Texas Penal Code § 49.01(2) defines intoxicated as a person either “not having the normal use of mental or physical faculties by reason of the introduction of alcohol, a controlled substance, a drug, a dangerous drug, a combination of two or more of those substances, or any other substance into the body,” or having an alcohol concentration of 0.08 or more. Under Texas Penal Code § 49.01(1), the alcohol concentration is defined as the number of grams of alcohol per 210 liters of breath, 100 milliliters of blood, or 67 milliliters of urine.
Some of the terms related to the offense of DWI with Child Passenger are defined in the Texas statutes, including a motor vehicle, intoxicated, and alcohol concentration.
Texas defines a “motor vehicle” as something a person may use for transportation or something property may be transported in or on, except for devices that are used exclusively on stationary rails or tracks, such as railroads or metro rails.
“Intoxicated” is defined as:
Not having the normal use of mental or physical faculties by reason of the introduction of alcohol, a controlled substance, a drug, a dangerous drug, a combination of two or more of those substances, or any other substance into the body; or
Having an alcohol concentration of 0.08 or more
Under Texas P.C. § 49.01(1), “alcohol concentration” means the number of grams of alcohol per:
In order for a Texas judge a jury to convict a person of DWI with a Child Passenger, they must find that a person, beyond any reasonable doubt:
As a state jail felony, DWI with a child passenger often carries far more serious consequences than traditional first DWI cases. Some of the possible penalties may include:
DWI with child passenger convictions can also lead to suspensions of driver’s licenses for up to 180 days. A person only has 15 days to request an Administrative License Revocation (ALR) Hearing to contest their suspension.
Some alleged offenders in DWI with child passenger cases are charged with the crime despite the fact that their passengers were actually older than 15 years of age. A mistake of age could result in a reduction of criminal charges.
You could also get your case completely thrown out if your arrest was the result of an improper stop by the arresting officer. It is also possible that errors in the administration of your tests or the maintenance of testing equipment could also lead to charges being dismissed.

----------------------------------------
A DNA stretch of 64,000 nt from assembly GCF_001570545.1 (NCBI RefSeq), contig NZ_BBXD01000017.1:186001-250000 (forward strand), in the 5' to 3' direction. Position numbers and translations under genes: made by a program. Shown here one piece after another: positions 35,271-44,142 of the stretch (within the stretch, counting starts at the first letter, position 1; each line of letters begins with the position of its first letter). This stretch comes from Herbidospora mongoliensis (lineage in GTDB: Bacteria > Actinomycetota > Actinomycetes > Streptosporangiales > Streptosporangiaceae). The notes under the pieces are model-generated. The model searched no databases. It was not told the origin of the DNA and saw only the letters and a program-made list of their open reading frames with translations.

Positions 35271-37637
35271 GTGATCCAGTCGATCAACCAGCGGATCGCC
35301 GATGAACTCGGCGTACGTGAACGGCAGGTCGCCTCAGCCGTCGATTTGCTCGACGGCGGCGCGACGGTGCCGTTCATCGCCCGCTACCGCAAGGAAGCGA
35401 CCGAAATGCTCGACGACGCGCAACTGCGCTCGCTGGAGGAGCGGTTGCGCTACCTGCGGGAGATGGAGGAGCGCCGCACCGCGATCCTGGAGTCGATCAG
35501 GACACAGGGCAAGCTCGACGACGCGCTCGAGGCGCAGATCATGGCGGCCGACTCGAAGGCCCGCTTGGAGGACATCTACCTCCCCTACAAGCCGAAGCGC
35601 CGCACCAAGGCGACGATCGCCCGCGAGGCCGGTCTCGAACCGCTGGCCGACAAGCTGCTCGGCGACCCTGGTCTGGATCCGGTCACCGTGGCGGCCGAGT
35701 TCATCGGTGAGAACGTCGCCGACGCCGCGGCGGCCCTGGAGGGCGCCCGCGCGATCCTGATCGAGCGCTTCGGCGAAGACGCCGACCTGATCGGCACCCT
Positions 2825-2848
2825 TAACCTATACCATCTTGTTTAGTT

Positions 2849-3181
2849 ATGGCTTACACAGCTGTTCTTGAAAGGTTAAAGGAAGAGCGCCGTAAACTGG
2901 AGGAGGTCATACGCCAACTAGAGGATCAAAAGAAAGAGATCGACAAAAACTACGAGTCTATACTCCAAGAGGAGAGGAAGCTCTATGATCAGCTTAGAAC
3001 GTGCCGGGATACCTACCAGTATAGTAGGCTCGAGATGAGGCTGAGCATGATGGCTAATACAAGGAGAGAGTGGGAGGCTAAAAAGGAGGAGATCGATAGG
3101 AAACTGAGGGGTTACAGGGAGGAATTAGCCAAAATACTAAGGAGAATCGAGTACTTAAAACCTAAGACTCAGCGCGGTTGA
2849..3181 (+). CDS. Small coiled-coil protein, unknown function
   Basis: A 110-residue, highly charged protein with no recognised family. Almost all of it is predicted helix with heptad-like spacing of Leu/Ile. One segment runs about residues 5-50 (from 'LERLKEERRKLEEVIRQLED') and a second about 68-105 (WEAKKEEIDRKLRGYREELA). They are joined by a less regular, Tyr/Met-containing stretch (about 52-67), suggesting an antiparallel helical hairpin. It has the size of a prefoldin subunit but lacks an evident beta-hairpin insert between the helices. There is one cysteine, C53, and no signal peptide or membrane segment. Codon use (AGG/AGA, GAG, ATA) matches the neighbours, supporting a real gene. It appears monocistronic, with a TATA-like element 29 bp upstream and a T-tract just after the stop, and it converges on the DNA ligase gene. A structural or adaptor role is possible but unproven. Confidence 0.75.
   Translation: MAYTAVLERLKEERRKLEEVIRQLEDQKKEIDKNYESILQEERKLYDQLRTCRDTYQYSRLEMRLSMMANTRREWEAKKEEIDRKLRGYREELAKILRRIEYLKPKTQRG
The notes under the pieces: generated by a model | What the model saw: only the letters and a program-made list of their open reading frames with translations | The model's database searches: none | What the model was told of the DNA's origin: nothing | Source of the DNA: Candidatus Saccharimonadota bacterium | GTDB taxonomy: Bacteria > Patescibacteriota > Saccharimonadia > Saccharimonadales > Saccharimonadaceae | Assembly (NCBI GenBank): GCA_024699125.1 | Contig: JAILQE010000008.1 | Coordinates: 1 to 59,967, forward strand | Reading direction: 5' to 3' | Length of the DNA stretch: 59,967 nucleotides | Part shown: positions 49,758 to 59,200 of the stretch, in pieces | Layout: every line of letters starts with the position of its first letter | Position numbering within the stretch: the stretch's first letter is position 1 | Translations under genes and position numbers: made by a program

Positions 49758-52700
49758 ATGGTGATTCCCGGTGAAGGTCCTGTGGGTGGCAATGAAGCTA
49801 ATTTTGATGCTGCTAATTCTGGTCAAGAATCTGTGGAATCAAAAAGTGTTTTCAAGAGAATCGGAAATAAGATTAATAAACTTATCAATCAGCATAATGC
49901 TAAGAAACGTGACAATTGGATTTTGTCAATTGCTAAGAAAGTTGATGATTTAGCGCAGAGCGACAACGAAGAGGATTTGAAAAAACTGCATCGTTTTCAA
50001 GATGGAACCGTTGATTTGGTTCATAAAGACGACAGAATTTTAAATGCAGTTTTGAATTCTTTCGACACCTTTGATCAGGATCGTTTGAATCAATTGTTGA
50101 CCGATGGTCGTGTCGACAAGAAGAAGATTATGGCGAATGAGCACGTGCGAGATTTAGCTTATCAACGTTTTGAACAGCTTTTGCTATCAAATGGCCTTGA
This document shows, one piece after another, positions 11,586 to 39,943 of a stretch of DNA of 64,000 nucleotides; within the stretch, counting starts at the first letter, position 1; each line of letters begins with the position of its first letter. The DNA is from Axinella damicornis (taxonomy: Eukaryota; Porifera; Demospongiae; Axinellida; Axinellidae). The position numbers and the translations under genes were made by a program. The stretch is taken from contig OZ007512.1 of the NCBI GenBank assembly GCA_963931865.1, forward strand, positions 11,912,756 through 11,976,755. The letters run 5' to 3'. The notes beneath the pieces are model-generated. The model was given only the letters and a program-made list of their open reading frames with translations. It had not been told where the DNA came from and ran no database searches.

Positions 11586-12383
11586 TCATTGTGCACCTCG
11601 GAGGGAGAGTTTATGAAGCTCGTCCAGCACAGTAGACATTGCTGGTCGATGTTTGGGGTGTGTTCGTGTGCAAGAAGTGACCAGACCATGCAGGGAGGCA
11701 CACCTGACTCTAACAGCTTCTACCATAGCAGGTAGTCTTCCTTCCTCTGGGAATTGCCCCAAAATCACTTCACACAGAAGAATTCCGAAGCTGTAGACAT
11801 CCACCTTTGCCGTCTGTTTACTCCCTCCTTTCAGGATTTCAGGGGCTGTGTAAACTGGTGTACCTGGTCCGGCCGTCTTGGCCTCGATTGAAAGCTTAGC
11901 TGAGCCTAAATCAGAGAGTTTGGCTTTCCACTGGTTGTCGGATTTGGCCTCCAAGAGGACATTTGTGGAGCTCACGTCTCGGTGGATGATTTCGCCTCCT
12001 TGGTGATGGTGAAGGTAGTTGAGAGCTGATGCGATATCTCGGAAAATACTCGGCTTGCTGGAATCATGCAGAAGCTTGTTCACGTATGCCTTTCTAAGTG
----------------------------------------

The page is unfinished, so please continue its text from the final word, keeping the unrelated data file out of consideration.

Child Endangerment Drunk Driving Laws | Mothers Against Drunk Driving (MADD) — MADD is a 501(c)(3) nonprofit organization that has a mission to “end drunk driving, help fight drugged driving, support the victims of these violent crimes, and prevent underage drinking.” You can find MADD literature discussing states that impose additional penalties on motorists who allegedly drive drunk with child passengers. Texas is one of only seven states making this crime a felony offense.
Department of Family and Protective Services | Tarrant County — The Tarrant County Criminal District Attorney’s Office has attorneys assigned to represent DFPS for child protection cases in Tarrant County. When legal intervention is necessary, a petition is filed seeking to name DFPS as conservators of the child and a lawsuit remains pending for 12-18 months after DFPS is named a conservator of a child. Lawsuits may result in family reunification, relative placement, termination of parental rights, or permanent custody to DFPS.
If you or your loved one were arrested for an alleged DWI with a child passenger in Fort Worth or another area in Tarrant County, you cannot wait to get yourself legal representation. Make sure you have a criminal defense attorney who has experience handling drunk driving cases.
The Law Offices of Richard C. McConathy has defended thousands of clients charged with all kinds of DWI offenses throughout Texas. Call (817) 458-3226 or contact us online to set up a free consultation.
Flying While Intoxicated
Third or Subsequent DWI
DWI with BAC over 0.15
Controlled Substances and DWI
DWI Test Refusal and Implied Consent
License Suspension Hearings
DWI with Child Passenger
Contesting Blood Alcohol Tests
Ignition Interlock Device
DWI with Property Damage
SR-22 / DWI Insurance